The pages of a scrapbook are typically decorated and contain a mix of different items, such as pretty journal entries, tickets from a show or trip, photographs, coins glued to the page, etcetera.

Crops – the social side of scrapbooking

Crops are scrapbooking events where scrapbookers meet to work on their respective scrapbooks in a social environment. It is similar to a sewing circle or quilting bee, but for scrapbooking.

A crop is a great place to share scrapbooking ideas, learn new techniques, try out products and just generally learn from other scrapbookers in a congenial environment.

Crops are usually small scale events that take place in the home of one of the participants, but large scale crops also exist – sometimes arranged or sponsored by companies that sell scrapbook materials. The largest crops are multi-day events in the United States with hundreds of attendees.

The album

A wide range of albums can be used as scrapbooks, and albums intended specifically for this purpose are available from several manufacturers. Some albums are permanently bound, while others make it easy to insert pages.

Novices who are entering the world of scrapbooking typically chose albums of the A4 format (297 mm x 210 mm), of U.S. letter-size (11 inches x 8.5 inches) or go for the 30 cm x 30 cm square style.


Here are a few examples of supplies that can come in handy when making a scrapbook.

  • Clear page protectors that will protect each finished page in the scrapbook
  • Corner mounts for photographs
  • Various background papers, e.g. cardstock paper and printed pattern paper
  • Adhesive dots, photo tape, acid-free glue and similar adhesive products
  • Die-cut templates
  • Rubber stamps
  • Craft punches
  • Stencils

A wide range of embellishments can be used to decorate the pages of the scrapbook, such as rub-ons, stickers, lace, sequins, ribbons, beads, etc.


Long-lasting scrapbooks

If you want to limit the detrimental impacts of aging, it is important to select supplies of high archival quality for your scrapbook, such as paper that is acid-free and lignin-free. Pigment-based fade-resilient inks are popular, especially the ones that are also waterproof.

The buffered paper will protect photos from acids leaching from the various memorabilia.

Since oil from the hands can cause damage over time, some serious scrapbookers wear cotton gloves when working with their scrapbooks.

Marielen Wadley Christensen

The art of scrapbooking have roots that go back to at least the 1400s, when so-called Commonplace Books were created in Europe. Since then, the popularity of scrapbooking has waxed and vaned, and a multitude of different styles have developed.

Marielen Wadley Christensen is largely credited with kick-starting a revival for scrapbooking in the United States in the 1980s. At the start of the decade, she was invited to showcase her 50+ photo albums at the World Conference on Records in Salt Lake City. This was 3-ring binders filled with creatively designed pages for her family´s photographs. After the conference, Marielen and her husband authored and published the how-to booklet “Keeping Memories Alive” and opened a scrapbook supply store in Utah.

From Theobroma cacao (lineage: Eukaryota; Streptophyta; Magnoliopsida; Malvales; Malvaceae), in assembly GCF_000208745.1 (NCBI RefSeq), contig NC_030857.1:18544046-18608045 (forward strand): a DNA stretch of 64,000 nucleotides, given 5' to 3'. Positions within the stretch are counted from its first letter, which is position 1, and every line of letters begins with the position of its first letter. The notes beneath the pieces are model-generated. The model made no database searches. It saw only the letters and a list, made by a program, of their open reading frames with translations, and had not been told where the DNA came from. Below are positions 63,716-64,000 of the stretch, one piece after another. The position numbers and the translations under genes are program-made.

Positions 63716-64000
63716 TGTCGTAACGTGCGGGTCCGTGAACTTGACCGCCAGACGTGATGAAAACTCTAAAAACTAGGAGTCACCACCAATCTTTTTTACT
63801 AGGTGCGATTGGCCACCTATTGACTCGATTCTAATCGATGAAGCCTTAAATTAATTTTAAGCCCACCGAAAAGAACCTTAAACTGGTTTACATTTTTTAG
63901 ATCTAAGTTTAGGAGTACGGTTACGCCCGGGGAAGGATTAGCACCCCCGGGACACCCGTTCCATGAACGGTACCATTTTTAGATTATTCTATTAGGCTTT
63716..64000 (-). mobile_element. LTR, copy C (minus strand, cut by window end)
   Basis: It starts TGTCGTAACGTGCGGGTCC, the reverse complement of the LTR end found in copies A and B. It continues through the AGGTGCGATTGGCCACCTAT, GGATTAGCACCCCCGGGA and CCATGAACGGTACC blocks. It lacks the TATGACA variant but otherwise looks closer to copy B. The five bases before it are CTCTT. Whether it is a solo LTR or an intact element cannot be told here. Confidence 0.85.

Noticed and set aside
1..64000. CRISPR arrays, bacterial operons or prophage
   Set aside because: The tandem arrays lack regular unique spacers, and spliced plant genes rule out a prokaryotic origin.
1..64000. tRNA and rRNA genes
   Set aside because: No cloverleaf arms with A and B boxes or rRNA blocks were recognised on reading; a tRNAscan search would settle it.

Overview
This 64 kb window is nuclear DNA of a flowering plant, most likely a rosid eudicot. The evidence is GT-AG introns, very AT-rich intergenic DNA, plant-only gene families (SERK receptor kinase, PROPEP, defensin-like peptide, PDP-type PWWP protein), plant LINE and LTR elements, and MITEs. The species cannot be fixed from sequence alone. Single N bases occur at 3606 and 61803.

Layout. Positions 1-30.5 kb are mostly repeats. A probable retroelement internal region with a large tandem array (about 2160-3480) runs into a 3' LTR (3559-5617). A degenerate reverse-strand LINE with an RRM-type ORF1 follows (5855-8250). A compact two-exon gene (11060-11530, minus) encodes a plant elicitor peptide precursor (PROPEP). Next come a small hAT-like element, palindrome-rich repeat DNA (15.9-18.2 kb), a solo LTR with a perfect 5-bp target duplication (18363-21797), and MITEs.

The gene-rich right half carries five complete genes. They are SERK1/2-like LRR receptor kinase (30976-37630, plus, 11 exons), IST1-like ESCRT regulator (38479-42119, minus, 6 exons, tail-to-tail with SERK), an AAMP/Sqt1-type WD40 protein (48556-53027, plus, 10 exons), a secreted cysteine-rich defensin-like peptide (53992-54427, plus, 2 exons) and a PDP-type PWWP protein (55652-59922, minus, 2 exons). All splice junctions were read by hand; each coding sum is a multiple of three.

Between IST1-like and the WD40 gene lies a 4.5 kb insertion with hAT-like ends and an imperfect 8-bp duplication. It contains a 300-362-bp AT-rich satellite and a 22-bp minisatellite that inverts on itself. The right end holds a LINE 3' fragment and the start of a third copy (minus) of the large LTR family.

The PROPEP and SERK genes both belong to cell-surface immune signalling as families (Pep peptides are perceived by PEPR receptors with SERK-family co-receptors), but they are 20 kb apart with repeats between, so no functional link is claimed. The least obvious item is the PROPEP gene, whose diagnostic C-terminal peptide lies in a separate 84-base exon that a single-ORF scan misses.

Dancing Argentine tango

Dancing Argentine tango

Argentine tango is a social dance that developed in working-class areas of Buenos Aires and Montevideo in the late 1800s. Over time, a lot of different styles and elements developed, and the dance spread from Argentina to the rest of the world.

The United Kingdom was swept by a tango craze in the 1990s in response to the immensely popular international touring shows “Tango Argentino” and “Forever Tango”. A tango dance hall – known as a Tango Milonga – was established in London, at The London Welsh Center at 157 Grays Inn Road. The interest in tango, and especially Argentine tango, then spread from London to the rest of the UK.

Dancing Argentine tango

Arentine tango is danced in an embrace that can be anywhere from very open (at arms length) to very closed (chest-to-chest).

In most situations, both members of the couple will keep their feet close to the floor and “walk” their way around the dancefloor.

Legs are kept fairly close, allowing for ankles and knees to brush as one leg passes the other.

The follower is typically led to alternate feet, and will rarely have their weight on both feet at the same time.

How the couples move on the dancefloor

Argentine tango is danced counterclockwise around the outside of the dancefloor.

Cutting across the middle of the floor is considered bad.

It is okay for a couple to stop for a short while to perform stationary figures, but not if it unduly impedes the other dancers. Each couple is expected to respect the other couples on the floor and pay attention to their surroundings, to prevent problems such as blocking, crowding and colliding.


A very important aspect of Argentine tango is to always be in tune with the emotion currently expressed by the music and dance accordingly.

A good dancer will not only feel this emotion but also transmit it to their partner.